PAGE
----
Two negligence lawsuits with Fort Smith-based health care facilities have been settled out of court for an undisclosed amount.

Lawsuits with Bost Inc. over the 2015 death of Jimmy Don Abner, and with Valley Behavioral Health for the alleged 2016 rape of a male minor by another male minor in an Area Agency on Aging van were recently settled out of court by McCutchen & Sexton Law Firm in Fort Smith.

Abner was 58 in February 2015 and suffered from early-onset dementia and Alzheimer’s disease when he was found in a wooded area near Cedarville days after his live-in home health-care aide reported him missing from Fort Smith.

Because Bost Inc. had pleaded “charitable immunity,” Humana American Insurance Co. and Stacy Click, an independent contractor who had supervision over Abner’s care, were added to a negligence lawsuit.

Shawn Howard, Abner’s 24-hour caregiver, is still serving a 10-year sentence for second-degree murder. Howard, who had been Abner’s caretaker for seven years, is eligible for parole in December 2020.

“There were multiple red flags,” Joey McCutchen of the firm said. “By taking depositions we were able to ask tough questions and one of the shocking things was the CEO had zero knowledge of policies and procedures.”

The CEO at the time was Kent Jones.

Other “egregious” violations” in the case, McCutchen said, was the lack of a relief plan for Howard to keep from having “burn-out” from the stressful job, and a lack of unannounced visits as policy demanded. A fictional person named “Steve Howard” was also listed in Bost Inc.’s records as the one who relieved Shawn Howard, McCutchen noted.

“They really set him up for failure,” McCutchen said. “There was no relief whatsoever … There was no backup plan for providing care.”

A request for comment from Bost Inc. was requested Monday.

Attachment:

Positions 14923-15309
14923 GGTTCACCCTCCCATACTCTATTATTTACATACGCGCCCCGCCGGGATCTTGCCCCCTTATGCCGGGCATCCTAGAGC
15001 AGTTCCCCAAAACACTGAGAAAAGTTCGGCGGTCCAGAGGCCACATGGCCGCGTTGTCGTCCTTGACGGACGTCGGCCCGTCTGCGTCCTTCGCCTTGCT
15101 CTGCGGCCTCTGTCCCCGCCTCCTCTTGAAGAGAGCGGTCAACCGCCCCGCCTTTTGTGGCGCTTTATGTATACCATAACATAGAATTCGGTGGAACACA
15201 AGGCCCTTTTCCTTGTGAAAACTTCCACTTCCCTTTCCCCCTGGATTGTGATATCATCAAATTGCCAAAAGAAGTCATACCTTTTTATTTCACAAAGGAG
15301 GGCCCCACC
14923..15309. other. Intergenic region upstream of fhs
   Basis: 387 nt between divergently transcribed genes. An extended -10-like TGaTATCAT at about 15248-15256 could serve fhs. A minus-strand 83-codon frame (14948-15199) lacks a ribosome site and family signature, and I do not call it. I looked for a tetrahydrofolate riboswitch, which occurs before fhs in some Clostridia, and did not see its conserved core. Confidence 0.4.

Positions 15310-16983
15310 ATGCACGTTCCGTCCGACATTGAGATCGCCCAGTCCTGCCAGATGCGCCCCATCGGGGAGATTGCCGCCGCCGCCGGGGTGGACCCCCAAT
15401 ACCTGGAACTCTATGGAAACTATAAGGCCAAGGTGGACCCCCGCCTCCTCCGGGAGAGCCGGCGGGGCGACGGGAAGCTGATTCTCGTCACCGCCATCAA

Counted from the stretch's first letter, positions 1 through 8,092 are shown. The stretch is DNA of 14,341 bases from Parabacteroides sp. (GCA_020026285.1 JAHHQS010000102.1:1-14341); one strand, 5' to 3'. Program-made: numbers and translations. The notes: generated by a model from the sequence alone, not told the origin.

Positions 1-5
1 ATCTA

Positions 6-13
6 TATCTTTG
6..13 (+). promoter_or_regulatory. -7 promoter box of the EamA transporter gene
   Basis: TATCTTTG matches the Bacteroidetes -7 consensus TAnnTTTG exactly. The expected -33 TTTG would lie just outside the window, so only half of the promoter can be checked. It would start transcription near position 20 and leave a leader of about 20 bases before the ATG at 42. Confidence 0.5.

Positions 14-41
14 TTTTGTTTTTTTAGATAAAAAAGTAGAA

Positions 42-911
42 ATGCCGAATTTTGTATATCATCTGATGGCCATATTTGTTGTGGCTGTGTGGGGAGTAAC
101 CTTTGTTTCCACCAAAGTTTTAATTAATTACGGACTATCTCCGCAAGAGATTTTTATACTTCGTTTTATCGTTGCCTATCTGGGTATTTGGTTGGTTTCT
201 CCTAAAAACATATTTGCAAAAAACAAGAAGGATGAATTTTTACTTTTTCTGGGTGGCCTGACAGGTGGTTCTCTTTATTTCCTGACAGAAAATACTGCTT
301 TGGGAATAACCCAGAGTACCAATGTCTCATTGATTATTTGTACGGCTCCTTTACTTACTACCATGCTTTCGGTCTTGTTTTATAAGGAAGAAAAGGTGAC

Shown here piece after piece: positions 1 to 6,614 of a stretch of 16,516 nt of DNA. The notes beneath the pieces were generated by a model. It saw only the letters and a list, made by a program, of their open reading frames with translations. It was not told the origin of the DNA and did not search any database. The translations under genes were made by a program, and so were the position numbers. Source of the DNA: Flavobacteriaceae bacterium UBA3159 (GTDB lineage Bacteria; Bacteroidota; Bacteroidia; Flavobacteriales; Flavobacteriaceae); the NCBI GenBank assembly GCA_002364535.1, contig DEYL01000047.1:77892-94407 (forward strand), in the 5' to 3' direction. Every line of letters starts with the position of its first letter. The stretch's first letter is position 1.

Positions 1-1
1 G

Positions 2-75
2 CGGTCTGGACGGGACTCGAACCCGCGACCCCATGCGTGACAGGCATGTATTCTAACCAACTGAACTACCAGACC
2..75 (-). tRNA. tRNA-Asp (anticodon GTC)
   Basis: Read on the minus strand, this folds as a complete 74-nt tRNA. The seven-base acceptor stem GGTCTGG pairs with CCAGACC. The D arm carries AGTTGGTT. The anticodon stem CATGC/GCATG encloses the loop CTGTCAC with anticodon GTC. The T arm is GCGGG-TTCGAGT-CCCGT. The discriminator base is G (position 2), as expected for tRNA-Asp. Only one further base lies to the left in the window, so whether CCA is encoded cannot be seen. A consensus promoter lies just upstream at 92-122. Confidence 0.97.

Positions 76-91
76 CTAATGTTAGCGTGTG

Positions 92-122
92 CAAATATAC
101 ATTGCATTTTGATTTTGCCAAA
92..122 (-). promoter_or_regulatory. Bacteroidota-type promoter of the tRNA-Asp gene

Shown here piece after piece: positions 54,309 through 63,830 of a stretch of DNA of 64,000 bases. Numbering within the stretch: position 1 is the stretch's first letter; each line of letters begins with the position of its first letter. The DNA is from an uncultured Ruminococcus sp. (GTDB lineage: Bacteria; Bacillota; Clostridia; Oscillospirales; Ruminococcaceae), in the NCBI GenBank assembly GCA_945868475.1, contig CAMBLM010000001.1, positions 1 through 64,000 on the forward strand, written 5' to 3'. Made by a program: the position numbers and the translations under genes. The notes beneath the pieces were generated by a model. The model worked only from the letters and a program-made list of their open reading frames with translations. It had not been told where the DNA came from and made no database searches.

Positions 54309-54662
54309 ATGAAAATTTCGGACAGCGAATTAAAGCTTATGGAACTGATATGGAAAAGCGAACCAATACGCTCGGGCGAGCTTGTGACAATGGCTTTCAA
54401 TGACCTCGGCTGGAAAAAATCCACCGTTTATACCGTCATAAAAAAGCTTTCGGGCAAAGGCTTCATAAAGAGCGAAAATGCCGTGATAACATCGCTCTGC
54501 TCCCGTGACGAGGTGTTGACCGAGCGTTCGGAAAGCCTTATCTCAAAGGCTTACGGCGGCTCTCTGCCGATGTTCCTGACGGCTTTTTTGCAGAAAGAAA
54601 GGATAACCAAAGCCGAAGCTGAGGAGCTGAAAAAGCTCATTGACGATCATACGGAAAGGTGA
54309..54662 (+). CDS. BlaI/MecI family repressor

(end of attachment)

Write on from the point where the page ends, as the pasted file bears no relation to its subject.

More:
Child rape case

A jury trial had been scheduled to take place in Sebastian County Circuit Court on Monday to determine if Area Agency on Aging and Valley Behavioral Health System in Barling were negligent in the alleged rape of a 10-year-old boy by a 14-year-old boy on an Area Agency on Aging van in early 2016.

This case was also settled out of court by McCutchen & Sexton Law Firm recently for an undisclosed amount. The alleged rapist, 14 at the time, was declared mentally incompetent to stand trial.

A video of the incident was produced in discovery for criminal prosecution of the Area Agency on Aging van’s driver, Jordan Byrd.

Byrd, a relative of the alleged rapist, was 71 at the time the incident and according to the Franklin County Circuit Clerk in Charleston, Byrd pleaded guilty in July 2017 to endangering the welfare of a minor, a Class D felony, and was sentenced to 60 months probation.

Byrd also received 12 months probation for the misdemeanor charge of child maltreatment because he was a mandated reporter who failed to report the alleged rape. Byrd was fined $850 for the crimes and $150 in court costs.

Acadia HealthCare, owner of Valley Behavioral Health, was also a third-party defendant. Dale Greenlee was the plaintiff in the lawsuit against the groups.

David Corley and Paula Corley, guardians of the alleged juvenile rapist, are also defendants but filed a cross complaint. That case is still pending.

McCutchen said last week that it was Area Agency on Aging’s van, but Valley Behavioral Health Systems was “equally culpable” for the alleged rape since mental health counselors knew of the rape suspect’s tendencies. The two agencies were supposed to be in communication with one another about the threat, McCutchen said.

A home safety plan had been created by the rape suspect’s counselor and his step-grandmother to keep him from being alone with siblings and “private time” was allotted for the suspect to dress in women’s garments. But there was no safety plan for his transportation, McCutchen noted.

Mental health counselors had also discussed shortly before the incident whether or not the alleged rapist’s reasons for exposing himself to others was because of a “low IQ” and whether he was “grooming” other children on the bus for his satisfaction.

“None of the incidents were reported to the hot line,” McCutchen said of the alleged rapist exposing himself to his sisters and requested sexual favors, and exposing himself to other children on the agency’s van.

Prior reports were made, however, by Valley Behavioral Health to the Arkansas Child Abuse Hotline, when the alleged rapist was hospitalized for mental illness and exposed himself to people while fondling himself in public at the hospital.